One of my students somehow missed the first two weeks of the four week course, despite multiple reminders and constant check-ins. It was a bit surprising, since the student was not attending my school but taking the course as a transfer credit (the student's home university did not have a course in my field so he had to arrange months beforehand, with my help, to have the credits approved). In the end, it turned out the student had lost the password for the website and hadn't wanted to contact IT by phone or by live chat to have it reset. However, the IT department couldn't really reset the password by email so the student apparently had their father do the phone call. This should have been a warning of things to come.
Now, I get it. My students are often young and inexperienced and can make frankly ludicrous decisions. I'm pretty forgiving, so I arranged with him a revised schedule to make-up the missing work. I also gave him a few other options, so he could fairly make-up the missed points if the revised schedule was too onerous. I do this regularly for all my students, I want them to do well and I want to be fair. As long as you do the work you get a fair grade. I kept in touch with the student regularly and reminded them of the revised schedule, the other options available, and, of course, what would happen if the work wasn't completed.
Guess what. The make-up work wasn't completed and the student failed. It was a shame, because the student had otherwise good marks in the around 35-40% of the work that was completed. The student, who had stopped responding to my messages during the last week of classes, suddenly bombarded me with emails in a panic. It turns out they would not be able to graduate without the credits and could I give them another chance?
Nope. I told the student they had their chance and if they thought I was being unfair they could bring it up with the head of the department with a grade appeal.
The next day I got an odd message. The student had given my email to their parents and now I was receiving constant emails from a person who no doubt is the bane of every poor customer service representative on the planet. She raged that I was a monster to fail her little baby. Didn't I know how hard he worked, on his summer break no less. He really wanted to graduate with his friends this term and his life would be ruined if he didn't walk with them. A real professor would have ensured the work was done. I was a incompetent fool to not recognize her child's genius and I should grade her child on the work completed and not factor in the missing work. My course was a joke, an easy A, and I should be thankful her child deigned to join in because I clearly didn't get students like her child ever before.
I didn't respond, since that would violate the student's right to privacy. I did notify the student that someone claiming to be their parent was sending me inappropriate emails. The student responded that their mother had a point and would be conducting negotiations on their behalf from now on. Knowing that neither seemed particularly capable at this point, I told the student that there were forms that needed to be filled out before I could even acknowledge they had taken my class. However, I didn't provide links to these forms because clearly basic computing was beyond the student and their parent.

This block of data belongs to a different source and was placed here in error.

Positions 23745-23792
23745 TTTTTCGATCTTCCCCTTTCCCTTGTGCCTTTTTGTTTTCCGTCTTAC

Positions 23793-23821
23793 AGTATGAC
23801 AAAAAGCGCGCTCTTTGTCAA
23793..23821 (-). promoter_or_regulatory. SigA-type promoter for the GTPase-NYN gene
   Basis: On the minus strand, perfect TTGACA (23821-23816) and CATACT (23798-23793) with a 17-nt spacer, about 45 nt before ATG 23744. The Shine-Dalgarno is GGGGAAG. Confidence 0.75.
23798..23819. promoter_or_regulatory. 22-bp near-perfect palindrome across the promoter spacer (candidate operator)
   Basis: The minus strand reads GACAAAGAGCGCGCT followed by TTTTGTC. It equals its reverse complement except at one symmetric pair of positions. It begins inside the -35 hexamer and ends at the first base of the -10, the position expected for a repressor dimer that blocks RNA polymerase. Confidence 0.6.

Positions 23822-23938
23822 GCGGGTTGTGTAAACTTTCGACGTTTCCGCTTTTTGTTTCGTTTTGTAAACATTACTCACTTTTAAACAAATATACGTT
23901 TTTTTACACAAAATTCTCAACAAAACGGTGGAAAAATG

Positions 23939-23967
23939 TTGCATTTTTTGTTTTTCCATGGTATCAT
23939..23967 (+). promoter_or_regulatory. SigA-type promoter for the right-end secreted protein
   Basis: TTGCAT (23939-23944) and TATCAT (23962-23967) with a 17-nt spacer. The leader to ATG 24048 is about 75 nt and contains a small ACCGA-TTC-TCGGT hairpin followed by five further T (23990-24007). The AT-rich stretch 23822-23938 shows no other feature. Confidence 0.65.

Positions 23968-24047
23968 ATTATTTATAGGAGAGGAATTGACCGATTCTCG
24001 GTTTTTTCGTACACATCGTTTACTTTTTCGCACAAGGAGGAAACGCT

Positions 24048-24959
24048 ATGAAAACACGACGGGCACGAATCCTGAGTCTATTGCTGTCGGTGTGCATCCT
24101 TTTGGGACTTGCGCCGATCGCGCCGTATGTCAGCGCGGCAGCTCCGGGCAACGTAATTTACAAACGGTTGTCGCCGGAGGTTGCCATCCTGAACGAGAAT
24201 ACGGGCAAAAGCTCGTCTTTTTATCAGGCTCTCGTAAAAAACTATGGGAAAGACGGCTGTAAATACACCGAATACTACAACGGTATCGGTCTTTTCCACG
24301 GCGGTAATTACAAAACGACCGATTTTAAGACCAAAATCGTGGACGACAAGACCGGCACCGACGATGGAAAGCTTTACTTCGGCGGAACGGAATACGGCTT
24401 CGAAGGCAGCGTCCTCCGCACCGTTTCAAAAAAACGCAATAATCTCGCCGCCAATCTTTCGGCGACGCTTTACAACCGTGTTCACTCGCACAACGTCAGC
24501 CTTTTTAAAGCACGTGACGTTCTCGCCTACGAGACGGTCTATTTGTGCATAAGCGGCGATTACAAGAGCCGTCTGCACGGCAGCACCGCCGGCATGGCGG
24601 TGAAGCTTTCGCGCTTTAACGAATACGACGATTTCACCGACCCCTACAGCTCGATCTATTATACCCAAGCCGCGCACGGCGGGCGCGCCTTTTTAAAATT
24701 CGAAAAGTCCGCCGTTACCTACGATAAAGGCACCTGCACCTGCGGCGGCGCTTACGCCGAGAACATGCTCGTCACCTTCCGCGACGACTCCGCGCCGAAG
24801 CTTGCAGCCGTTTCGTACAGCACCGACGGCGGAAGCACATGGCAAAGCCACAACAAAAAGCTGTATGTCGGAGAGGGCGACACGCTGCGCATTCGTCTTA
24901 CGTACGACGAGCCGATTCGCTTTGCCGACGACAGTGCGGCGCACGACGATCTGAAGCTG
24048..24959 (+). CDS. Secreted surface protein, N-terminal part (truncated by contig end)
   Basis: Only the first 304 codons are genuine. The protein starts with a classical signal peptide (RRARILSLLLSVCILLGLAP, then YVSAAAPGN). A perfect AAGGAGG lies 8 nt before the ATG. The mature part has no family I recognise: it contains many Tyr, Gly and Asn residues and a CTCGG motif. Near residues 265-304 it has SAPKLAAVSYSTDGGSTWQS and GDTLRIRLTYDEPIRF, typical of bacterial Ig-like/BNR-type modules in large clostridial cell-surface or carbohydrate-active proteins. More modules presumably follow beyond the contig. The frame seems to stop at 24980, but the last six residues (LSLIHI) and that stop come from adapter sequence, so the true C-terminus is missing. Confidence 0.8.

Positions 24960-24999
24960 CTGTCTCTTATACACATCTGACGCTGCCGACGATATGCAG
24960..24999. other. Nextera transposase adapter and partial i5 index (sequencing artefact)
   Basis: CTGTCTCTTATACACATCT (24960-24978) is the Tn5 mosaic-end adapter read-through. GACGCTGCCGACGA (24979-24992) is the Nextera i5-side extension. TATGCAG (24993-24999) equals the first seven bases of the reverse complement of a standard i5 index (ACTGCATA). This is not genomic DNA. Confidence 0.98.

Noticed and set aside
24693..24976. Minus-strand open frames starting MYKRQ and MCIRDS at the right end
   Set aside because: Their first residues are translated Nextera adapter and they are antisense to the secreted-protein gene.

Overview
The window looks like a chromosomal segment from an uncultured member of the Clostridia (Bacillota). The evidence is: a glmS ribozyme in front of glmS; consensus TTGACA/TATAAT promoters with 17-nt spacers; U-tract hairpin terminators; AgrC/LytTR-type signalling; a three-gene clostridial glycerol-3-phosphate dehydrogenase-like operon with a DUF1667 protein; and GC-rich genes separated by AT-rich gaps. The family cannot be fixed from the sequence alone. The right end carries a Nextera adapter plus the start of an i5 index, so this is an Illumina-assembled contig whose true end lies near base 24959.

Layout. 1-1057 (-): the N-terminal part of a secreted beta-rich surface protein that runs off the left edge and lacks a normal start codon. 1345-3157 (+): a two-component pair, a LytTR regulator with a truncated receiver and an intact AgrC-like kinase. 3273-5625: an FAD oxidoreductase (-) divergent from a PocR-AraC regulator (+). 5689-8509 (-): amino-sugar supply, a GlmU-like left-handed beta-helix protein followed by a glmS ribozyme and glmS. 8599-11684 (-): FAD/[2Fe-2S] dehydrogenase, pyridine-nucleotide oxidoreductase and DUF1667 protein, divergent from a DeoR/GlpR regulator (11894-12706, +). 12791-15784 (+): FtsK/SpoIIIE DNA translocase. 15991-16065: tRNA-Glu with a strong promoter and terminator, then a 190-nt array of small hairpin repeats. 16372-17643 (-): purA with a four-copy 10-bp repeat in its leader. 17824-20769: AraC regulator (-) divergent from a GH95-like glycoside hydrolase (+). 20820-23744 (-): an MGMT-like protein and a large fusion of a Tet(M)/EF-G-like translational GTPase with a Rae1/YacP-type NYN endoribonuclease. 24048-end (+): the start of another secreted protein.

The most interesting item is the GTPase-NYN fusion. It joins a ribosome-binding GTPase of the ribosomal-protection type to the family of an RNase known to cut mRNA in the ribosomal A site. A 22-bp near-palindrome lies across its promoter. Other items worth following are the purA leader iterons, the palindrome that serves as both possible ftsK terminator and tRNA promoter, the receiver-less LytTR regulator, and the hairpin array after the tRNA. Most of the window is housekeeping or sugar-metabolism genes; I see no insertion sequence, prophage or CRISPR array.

So, I continued to ignore the raging parent. Who started to try to play on my sympathies. Her child was disabled, didn't I understand how hard life was for a person with autism? Fun fact. I got the autism and a Ph. D. So when the student followed-up, asking if I what I heard changed my mind I brought up how the Disability Resource Center could provide aid in the future, since they had been such a help to little ol' autistic me. This, oddly, got them off my back. Sort of. The student appealed all the way to the top, lying on the appeal forms in a way that was easily disprovable because my little autistic mind knows to keep records and messages of all my students. I could also demonstrate how many chances the student had and how other students who had fallen behind had been able to catch up with these allowances. The appeal failed and somewhere out there my student and their mommy and daddy are probably still co-depending away with a big old F on their records.
Let Them Be Adults
I work in Student Services at a pretty big University, we legally aren't allowed to release information about our (adult) students to anyone except them without their written consent to do so. We get SO many helicopter parents calling up either on behalf of or without their childs knowledge.
I think the worst I've ever encountered was a woman who had called regarding her son. We told her that we can't tell her anything without his consent, so she said she'd get him to contact us. We get an email from not his student email address, feels a bit iffy so we probe a bit and ask them to confirm some things that only he would know regarding his studies. Turns out she had made a fake email account to get permission.
She then called multiple times in a row trying to get different operators to get a different answer, she had a friend call on her behalf and also had friends come in (she lived in a different country) and talk to us on her behalf. We could not tell her anything.